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Author Comments

ParadoxComic
ParadoxComic, January 7th, 2016, 8:56 pm ( Reply )
I don't know about you guys but eating shaved ice as a kid always helped me stop puking when sick.

Comments

ValEspejo, January 7th, 2016, 10:00 pm ( Reply )
It's the best sweet medicine :9
flayce
flayce, January 7th, 2016, 10:03 pm ( Reply )
"It's blue flavor"
Well darn then my fav flavor is purple plaid screw logic XD I absolutely love it when the shaved ice vendors just make flavors out of colors! Drives my friend nuts!
ecstacywolf
ecstacywolf, January 7th, 2016, 11:20 pm ( Reply )
its blue flavor. but i bet it tasted green and smells pink
troblsomtwins829 hahahahaha!
troblsomtwins829, January 8th, 2016, 12:11 am ( Reply )
"Blue flavor" love it XD
Kara (Guest), January 8th, 2016, 6:40 am ( Reply )
I dunno, there are certain things I associate with "color" flavors. If something is cherry-flavored, sometimes I'll just automatically say "red flavor, please" or raspberry for "blue flavor", since blueberry isn't loved around here much (except by me, it's my favorite berry).

Also, grass smells green, warm summer days smell yellow, and winter smells either gray or white. Blood smells, oddly, copper or iron. Maybe due to the taste. Not that I drink blood or anything, just when, like, licking a cut or something.
Kit (Guest), January 8th, 2016, 11:17 pm ( Reply )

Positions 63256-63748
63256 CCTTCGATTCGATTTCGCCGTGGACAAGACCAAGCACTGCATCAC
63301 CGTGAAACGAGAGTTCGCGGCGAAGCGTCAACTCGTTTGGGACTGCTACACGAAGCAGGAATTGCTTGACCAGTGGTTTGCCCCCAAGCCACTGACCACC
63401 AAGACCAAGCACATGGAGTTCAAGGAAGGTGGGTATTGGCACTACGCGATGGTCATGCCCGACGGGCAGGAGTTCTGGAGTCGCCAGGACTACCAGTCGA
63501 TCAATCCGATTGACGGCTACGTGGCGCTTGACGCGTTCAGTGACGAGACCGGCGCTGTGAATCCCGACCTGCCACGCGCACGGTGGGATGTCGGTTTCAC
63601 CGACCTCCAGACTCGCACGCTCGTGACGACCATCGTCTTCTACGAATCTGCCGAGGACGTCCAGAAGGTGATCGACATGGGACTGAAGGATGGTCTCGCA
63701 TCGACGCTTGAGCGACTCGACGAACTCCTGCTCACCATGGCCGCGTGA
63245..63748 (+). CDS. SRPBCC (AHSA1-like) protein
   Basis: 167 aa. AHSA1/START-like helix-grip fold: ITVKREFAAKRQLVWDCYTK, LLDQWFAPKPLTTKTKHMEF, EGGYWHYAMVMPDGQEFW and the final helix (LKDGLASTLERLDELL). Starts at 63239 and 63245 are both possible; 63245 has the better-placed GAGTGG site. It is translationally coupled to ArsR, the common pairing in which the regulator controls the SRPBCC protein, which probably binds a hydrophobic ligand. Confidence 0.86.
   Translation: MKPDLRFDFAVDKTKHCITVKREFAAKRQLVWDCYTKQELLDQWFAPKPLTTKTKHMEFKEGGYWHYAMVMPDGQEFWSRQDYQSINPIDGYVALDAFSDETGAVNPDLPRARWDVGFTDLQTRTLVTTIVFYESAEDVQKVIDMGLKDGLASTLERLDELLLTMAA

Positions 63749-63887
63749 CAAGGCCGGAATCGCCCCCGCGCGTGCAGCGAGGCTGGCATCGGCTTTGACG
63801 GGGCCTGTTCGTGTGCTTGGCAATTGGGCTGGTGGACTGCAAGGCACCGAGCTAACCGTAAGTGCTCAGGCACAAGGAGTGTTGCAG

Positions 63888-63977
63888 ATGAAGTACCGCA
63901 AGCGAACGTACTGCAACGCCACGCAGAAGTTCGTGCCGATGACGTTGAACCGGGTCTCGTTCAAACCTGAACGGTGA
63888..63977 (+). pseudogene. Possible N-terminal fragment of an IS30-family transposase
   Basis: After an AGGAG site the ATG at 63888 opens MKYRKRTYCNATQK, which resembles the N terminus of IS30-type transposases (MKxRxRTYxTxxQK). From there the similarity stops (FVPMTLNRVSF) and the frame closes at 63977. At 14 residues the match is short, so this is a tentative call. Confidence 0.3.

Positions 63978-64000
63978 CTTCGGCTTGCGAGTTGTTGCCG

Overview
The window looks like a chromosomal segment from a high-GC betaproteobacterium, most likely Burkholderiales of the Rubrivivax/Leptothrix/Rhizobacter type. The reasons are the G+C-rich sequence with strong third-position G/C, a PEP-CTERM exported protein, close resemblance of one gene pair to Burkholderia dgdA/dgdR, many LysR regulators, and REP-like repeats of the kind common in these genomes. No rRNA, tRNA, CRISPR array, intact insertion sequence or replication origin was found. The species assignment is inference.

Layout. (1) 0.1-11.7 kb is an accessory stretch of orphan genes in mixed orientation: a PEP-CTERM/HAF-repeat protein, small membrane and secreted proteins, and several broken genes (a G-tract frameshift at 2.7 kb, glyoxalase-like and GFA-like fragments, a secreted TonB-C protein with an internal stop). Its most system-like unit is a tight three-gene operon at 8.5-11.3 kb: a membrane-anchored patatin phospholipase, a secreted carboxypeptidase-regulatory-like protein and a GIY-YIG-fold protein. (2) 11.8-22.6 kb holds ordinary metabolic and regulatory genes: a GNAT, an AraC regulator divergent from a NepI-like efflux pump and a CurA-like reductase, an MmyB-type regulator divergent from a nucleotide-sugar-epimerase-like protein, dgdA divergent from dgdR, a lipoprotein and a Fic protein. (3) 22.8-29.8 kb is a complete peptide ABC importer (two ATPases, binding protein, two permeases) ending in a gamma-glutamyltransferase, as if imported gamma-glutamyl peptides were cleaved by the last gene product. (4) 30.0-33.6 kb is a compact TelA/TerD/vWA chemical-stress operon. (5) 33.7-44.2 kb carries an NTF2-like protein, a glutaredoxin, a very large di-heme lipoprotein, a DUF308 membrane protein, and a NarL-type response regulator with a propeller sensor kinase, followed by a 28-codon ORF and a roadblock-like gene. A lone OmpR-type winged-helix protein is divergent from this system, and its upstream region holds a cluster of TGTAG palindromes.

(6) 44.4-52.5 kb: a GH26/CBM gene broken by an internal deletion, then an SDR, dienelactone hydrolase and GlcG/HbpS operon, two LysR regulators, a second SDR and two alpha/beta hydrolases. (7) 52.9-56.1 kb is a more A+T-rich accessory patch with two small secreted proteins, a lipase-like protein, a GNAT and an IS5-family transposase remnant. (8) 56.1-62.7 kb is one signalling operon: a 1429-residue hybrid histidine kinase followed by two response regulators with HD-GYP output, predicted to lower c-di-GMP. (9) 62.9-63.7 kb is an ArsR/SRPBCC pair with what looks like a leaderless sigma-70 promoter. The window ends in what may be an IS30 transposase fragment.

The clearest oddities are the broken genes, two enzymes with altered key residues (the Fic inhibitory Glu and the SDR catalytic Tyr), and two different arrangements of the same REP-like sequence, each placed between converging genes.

@Kara: Have you heard of synesthesia? It sounds like you might have that!
ccRask
ccRask, January 15th, 2016, 11:02 pm ( Reply )
@Kara, @Kit Sorry I have to butt in here but I have what I consider some knowledge on this topic. Apologies in advance

First of all, yes, synesthesia is a thing, it's when two or more senses overlap or combine, such as "smelling colors". It's absolutely something that some brains do. However--

What Kara is talking about (like grass smelling green) is something, I think, universal to the human experience. We associate a lot of things (emotions, scents, temperature, concepts) to colors, and we seem to do so innately. (I mean, really, associating the smell of grass with the color green, which grass is, isn't that big of a cognitive leap; I don't think you could pull a diagnosis of synesthesia from that.)

This is a bit of an aside, but-- the whole study of color psychology deals with associations we attach to colors, and it's fascinating. We seem to all agree that red, orange, and yellow are 'warm' colors, for example-- they "feel" warm, and looking at a picture of only these colors certainly has the psychological effect of warmth or heat. Our brains pick out the color yellow first before any other color (this is why the lines in the middle of the road are yellow). Some associations are cultural-- like wearing white on your wedding day in America to represent purity, while you wear white to a funeral in Japan-- but associations, whatever they may be, seem inevitable in the human experience.

Taking a step back from that deep philosophical conversation; many companies that artificially flavor their food do so in very broad trends, i.e. red = cherry, purple = grape; and these very flavors are so synthesized that they barely taste like the fruit they're based on. And I mean, when's the last time you saw a blue raspberry (often the flavor name given to something blue)?

In essence, calling a flavor 'blue' instead of 'berry' is more honest and accurate. And I would be surprised to find someone that doesn't automatically know what Dake means when he calls the flavor blue. I know I can recall the taste of 'blue' flavor without a problem.